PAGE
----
Volume 45
February 10, 2021
2021 Snapshots: For the Better
  • Rubik's Cube
  • Motivate, Train and Recognize
  • Interpersonal Skills
  • PET Project
  • Daily Discipline
  • Take Responsibility
Like a Rubik’s cube, there are many ways colleagues can be empowered to reach professional objectives. In this case, disciplined methods of increasing wellness referrals and improving patient outcomes are the practice growth puzzles we need to solve. Unfortunately, it is not this quick or easy.
With educational goals emphasized, eye-catching displays placed, launch meeting complete and motivational contest announced, your wellness referral program is ready to grow. With this formidable foundation, your practice should strive to be a center of excellence where people and processes consistently achieve S.M.A.R.T. Goals. After years of experience, team members’ baseline skills are ingrained, with some having more intuitive and effective referral conversations than others. With continuous improvement essential, individualized coaching will enhance your team’s abilities and confidence.

While colleagues’ different communication styles require flexible training approaches, we actively seek daily opportunities to discover how your expert care can help those in need to hear and live better. Effective training consistently adapts to each individual learning journey in ways that positively reinforce progress in mastering interpersonal skills. In doing so, we should always encourage individual expression, style and ideas.
Here is a trio of proven methods to support Personalized Educational Training, a PET project:

  1. The daily discipline of caring conversations is guided by knowing what to say and how to say it, with proper timing. To start, simply written scripts are handy references. By envisioning clinical flow, from reception to exam, from final fitting to check out, from clean and checks to repairs, think logically about 1-2 sentences ideally said in opportune moments. As a group, map out this numbered sequence and document consensus phrases. Then, with this baseline, constructively challenge each team member to select sequence steps they are typically involved in and translate group thinking into their own words.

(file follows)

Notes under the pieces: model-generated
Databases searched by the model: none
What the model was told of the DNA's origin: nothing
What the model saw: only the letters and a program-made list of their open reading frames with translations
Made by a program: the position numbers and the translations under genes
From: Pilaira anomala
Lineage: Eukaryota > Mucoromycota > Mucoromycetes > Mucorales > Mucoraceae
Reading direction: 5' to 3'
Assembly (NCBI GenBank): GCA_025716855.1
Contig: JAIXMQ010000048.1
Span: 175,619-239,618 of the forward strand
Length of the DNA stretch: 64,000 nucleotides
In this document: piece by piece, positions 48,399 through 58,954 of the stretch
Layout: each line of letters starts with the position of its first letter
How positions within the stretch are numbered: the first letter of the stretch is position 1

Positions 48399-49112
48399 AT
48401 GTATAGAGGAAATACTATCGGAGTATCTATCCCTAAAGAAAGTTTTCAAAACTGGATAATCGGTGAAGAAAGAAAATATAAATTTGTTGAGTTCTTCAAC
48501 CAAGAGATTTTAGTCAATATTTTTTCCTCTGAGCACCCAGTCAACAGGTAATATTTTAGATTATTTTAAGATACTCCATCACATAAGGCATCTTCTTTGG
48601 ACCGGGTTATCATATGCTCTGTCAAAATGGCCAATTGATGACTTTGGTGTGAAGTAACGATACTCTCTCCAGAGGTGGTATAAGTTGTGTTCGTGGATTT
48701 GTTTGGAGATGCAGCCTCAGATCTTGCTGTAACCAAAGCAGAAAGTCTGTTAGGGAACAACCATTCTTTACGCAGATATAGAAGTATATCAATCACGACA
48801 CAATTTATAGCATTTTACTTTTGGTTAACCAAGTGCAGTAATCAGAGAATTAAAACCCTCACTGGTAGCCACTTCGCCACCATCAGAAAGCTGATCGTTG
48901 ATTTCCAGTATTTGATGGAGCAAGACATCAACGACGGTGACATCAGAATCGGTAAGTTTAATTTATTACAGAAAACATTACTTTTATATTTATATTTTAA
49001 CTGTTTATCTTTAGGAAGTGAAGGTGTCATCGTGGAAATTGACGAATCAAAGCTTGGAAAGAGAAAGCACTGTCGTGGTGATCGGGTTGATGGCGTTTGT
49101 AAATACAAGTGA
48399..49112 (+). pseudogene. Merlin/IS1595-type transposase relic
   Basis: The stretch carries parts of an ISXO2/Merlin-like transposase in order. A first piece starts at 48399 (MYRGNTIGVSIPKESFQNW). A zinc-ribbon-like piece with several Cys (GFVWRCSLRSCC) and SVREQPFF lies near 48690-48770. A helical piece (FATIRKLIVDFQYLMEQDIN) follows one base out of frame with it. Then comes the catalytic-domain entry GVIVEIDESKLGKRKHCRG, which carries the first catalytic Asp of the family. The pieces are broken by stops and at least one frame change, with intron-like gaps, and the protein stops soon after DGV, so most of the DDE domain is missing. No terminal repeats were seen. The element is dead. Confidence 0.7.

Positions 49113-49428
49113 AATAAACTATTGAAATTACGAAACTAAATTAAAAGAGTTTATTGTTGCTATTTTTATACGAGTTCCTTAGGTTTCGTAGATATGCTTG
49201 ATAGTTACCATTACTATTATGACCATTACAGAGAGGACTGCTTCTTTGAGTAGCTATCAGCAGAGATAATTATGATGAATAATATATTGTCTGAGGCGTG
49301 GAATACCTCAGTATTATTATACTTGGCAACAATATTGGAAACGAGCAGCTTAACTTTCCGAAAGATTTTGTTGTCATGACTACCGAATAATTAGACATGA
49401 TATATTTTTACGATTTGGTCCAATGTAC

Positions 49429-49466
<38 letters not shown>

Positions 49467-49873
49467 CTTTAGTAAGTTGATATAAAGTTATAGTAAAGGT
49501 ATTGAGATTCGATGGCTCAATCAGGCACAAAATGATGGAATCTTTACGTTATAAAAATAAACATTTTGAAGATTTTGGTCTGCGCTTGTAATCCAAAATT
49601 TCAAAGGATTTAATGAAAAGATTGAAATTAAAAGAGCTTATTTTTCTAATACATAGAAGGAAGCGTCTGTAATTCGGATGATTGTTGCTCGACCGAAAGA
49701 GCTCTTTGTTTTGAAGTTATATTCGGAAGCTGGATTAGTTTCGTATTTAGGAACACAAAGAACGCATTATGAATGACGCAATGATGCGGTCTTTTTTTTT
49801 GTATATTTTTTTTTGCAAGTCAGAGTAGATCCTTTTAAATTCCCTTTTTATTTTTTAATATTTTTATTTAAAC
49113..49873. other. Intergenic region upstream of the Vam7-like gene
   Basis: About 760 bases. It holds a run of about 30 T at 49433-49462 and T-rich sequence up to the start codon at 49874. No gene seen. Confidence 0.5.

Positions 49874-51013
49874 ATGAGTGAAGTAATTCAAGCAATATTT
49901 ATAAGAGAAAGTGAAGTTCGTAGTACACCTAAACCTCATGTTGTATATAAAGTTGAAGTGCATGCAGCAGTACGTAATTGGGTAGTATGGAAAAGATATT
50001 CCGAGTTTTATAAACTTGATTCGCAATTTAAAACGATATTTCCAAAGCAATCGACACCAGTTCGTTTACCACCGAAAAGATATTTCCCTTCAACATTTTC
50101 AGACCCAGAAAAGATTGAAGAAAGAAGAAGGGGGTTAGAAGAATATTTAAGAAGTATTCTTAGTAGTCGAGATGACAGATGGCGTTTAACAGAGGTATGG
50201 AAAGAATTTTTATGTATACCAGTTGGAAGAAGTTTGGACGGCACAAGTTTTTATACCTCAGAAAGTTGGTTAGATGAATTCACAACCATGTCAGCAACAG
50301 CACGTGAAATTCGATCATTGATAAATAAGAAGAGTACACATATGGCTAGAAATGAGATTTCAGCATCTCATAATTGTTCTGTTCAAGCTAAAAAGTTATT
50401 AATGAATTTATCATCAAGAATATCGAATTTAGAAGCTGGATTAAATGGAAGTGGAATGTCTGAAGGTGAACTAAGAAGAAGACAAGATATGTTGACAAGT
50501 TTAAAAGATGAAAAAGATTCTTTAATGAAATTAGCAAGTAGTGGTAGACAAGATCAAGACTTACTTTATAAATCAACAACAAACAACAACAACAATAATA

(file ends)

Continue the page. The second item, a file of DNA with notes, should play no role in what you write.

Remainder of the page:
2. Just as healthcare professionals practice medicine, it is helpful to practice what you say and how you say it throughout referral process. While most know role playing can assist in building confidence, few are comfortable with it, especially with peers. Meanwhile, most colleagues constantly have feature rich mobile phones near and dear to them. One feature on their phone or via free applications enables video to be easily created. Once colleagues create their own written scripts, suggest they practice privately by creating self-videos, perhaps with family members or friends they are comfortable with. When done at least once per week, for one month, they will take pride in (literally) seeing their own progress. Then, in due course, they may be confident enough to role play more publicly with peers.
  3. People support and are more likely to take responsibility for what they help to create. This leadership principle is vital with personalized training programs. Best practices take this to heart and invest quality time in co-creating processes which empower their colleagues to prosper. Apply finesse as you provide a “safe place” which encourages colleagues to express their individual styles and ideas, self-assuredly. They will delight in the autonomy, being more motivated to lead peers. You will, over time, revel in seeing how they positively impact practice culture and growth.
Hundreds of patient interactions per week and thousands per year, in clinic and in community. When properly viewed and enthusiastically acted upon, each precious moment can stimulate more wellness referrals. For your team to most effectively capitalize on these golden opportunities, they must be well-trained to do so. That’s Why.

Next week we will explore how to recognize peer progress in personalized ways that will be well-received. See you then.
Bruce Essman
High Definition Impressions (HDI)

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